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UCL & Audible: the Neuroscience of Narrative

Which is better, the book or the movie? - UCL's Professor Joe Devlin, Head of Experimental Psychology and Vice-Dean (Enterprise), UCLC and a team from Audible find out.

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17 January 2019

It’s a debate that’s been raging since the film industry began in the late 19th century. And it’s a nagging feeling most of us recognise. The one where we watch a movie based on a book we’ve read and enjoyed, and somehow the film is a disappointment.

Wonderful though the big screen is, some experts claim that the small page is simply more engaging, more inclusive and involves greater use of our imaginations. It’s said that while a film lets you observe everything, a book lets you feel everything.

Others argue that a book requires the reader to make a greater and more time-consuming commitment, so the impact of the written word is stronger and longer lasting.

But how do audio books compare with film?

Audible is the leading producer and distributor of audiobooks and other spoken-word content. And their products must be doing something right for their readers, as the market is rapidly expanding. Forbes reported that in the USA alone, the American Association of Publishers found digital audiobook revenue rose 32.1% in 2018's first quarter.

However, the team at Audible wanted to know more about the growing popularity of their products. Tracey Markham, Country Manager at Audible UK explained, ‘We wanted to know what happens in people’s minds when they listen to audio books. How does listening to a story being told versus watching it enfold on screen – as a film or television adaption, for example - influence their emotional engagement? To find out more,  we turned to UCL Consultants.

Björn Christianson, Consultancy Manager at UCL Consultants, takes up the story, ‘Many in industry view academic research as inaccessible and impenetrable and it’s my job to bridge the gap between academia and enterprise. Working with the Audible team, I helped them firm up their understanding of their requirements regarding listener engagement with audiobooks, identified the UCL researchers at the forefront of the relevant fields, and facilitated the discussions between them about the most efficient ways to proceed.’

A page turning story unfolded, with a twist

Professor Joe Devlin, Head of Experimental Psychology and Vice-Dean (Enterprise) at UCL was lead researcher on the project.  He explains how the research was undertaken, ‘We measured the physical reactions of 102 participants aged between 18 and 67 to audio and video depictions of scenes from popular books ranging from A Game of Thrones to Great Expectations. We carefully chose the scenes based on their “emotional intensity”, and for having minimal differences between the audio and video adaptations. While the participants watched and listened, we measured their physiological responses – heart rate, emotional arousal and body temperature.’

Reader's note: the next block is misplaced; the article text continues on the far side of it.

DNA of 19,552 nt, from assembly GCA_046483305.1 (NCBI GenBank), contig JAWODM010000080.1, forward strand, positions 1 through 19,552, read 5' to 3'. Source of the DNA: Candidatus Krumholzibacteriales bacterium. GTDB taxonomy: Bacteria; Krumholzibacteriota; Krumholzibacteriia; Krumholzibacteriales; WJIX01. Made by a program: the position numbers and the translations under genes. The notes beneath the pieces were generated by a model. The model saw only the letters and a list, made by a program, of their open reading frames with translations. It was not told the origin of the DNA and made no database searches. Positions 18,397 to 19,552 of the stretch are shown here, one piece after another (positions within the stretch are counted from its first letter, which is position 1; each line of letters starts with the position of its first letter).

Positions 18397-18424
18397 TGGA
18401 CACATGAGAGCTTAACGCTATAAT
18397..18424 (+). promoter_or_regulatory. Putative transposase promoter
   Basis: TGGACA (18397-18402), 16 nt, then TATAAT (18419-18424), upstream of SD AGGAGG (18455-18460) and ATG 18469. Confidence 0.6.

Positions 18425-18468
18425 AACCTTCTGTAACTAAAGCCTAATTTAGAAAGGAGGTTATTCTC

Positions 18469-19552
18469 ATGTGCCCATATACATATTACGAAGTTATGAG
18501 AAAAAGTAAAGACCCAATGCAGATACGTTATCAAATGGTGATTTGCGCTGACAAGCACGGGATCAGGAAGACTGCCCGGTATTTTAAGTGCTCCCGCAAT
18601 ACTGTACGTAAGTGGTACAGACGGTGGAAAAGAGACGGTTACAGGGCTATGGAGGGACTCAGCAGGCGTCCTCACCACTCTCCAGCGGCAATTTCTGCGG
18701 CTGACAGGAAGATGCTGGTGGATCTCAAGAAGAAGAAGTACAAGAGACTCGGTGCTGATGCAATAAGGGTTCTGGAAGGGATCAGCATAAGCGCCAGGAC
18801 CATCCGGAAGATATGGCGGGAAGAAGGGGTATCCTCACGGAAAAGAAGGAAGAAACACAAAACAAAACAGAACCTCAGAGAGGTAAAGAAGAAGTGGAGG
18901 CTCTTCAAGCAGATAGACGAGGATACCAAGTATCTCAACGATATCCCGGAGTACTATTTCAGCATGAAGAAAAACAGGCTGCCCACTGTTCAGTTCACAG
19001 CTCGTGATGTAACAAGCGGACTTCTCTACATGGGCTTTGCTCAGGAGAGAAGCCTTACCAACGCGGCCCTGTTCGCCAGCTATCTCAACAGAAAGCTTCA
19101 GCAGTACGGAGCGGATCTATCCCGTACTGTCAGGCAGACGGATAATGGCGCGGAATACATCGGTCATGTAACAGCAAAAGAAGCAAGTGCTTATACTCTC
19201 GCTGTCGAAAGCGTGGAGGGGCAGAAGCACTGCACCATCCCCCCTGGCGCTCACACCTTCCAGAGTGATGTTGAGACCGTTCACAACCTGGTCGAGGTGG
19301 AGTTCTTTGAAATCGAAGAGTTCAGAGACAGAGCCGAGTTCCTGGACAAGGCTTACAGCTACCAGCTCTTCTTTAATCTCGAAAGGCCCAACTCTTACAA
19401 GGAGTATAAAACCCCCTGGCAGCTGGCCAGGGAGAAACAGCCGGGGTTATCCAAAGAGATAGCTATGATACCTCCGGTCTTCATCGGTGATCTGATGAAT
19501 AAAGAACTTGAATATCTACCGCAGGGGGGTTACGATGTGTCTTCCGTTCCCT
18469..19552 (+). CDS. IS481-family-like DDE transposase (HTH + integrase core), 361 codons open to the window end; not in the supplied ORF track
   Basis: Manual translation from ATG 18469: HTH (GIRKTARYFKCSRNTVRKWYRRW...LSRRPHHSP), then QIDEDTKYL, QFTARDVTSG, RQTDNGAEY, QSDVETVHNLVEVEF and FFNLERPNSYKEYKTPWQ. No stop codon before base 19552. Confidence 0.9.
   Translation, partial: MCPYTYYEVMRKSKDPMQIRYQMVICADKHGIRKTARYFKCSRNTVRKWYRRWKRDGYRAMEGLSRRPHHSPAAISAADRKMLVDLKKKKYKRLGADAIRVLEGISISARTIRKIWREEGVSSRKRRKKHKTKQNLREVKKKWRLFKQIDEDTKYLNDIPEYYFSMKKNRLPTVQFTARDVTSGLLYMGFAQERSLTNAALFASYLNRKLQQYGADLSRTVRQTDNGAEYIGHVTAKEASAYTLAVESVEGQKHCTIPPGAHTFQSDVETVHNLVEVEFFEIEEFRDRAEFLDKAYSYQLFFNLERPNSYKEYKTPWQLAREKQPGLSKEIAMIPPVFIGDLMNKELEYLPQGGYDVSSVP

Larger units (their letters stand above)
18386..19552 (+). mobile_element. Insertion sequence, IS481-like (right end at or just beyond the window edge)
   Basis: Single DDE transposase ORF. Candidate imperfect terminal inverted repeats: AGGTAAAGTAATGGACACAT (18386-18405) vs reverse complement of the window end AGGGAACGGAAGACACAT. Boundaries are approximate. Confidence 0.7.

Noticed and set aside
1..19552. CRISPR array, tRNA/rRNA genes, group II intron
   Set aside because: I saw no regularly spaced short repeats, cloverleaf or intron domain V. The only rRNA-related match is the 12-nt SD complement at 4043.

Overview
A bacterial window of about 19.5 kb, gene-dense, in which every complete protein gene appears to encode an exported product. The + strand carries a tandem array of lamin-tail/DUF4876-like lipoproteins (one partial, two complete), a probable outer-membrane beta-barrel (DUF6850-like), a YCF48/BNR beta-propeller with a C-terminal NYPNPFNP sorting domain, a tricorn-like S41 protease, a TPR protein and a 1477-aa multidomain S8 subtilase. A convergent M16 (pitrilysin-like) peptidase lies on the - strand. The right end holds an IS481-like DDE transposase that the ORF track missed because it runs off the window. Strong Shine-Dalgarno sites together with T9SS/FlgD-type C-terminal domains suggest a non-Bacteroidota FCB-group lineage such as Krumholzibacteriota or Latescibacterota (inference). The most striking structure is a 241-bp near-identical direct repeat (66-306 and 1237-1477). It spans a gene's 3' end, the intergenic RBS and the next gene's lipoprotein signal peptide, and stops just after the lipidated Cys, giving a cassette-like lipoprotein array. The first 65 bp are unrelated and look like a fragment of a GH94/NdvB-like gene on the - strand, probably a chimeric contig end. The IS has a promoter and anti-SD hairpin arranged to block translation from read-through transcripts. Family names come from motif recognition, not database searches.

The first set of data was really clear – video won. Participants overwhelmingly reported that they felt they paid more attention, engaged more with the character and felt more in the story with the videos than the auditory.  ‘But,’ cautioned Joe, ‘the physiological data told us something different – the participant’s physical reactions were completely opposite to what they thought they were experiencing. When listening to the audio, their heart rate was higher, they had a stronger galvanic skin response, and their body temperature rose.  All three indicate that participants were doing more work, they were engaging more deeply, with the audio stories. We predicted that listening to a book would be more cognitive work because listeners are more involved in the co-creation of the story, via their imagination. And so it proved. We just hadn’t imagined how clear the results were going to be.’

The resulting paper, Measuring Narrative Engagement: The Heart Tells the Story, has just been published. The findings from the study can be found at www.bioRxiv.org (bioRxiv is pronounced ‘bio-archive’) where the research is ready to be peer reviewed.

This story’s not over

Björn commented, ‘The second phase of the project is now complete, the results have been widely covered in the press and discussions are underway about a third phase. The quality of the research that has come out of the collaboration between Audible and UCL proves beyond doubt just how valuable such work can be to both enterprise and academia.’

Tracey added, ‘History shows how spoken word stories have enthralled, entertained, inspired and moved us through the ages. But the work of Joe and his team has shown beyond doubt just how powerful and engaging listening to stories remains.’

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Joe concluded, ‘This project has been exciting and highly enjoyable. Björn at UCLC has been instrumental in its success and the Audible team have been a pleasure to work with. What’s more, our research has opened up many interesting possible routes for future exploration. For example, could the powerful emotional engagement of audiobooks help young children better develop their literacy and vocabulary skills or elderly dementia sufferers improve their connections to the world around them? Watch this space.’

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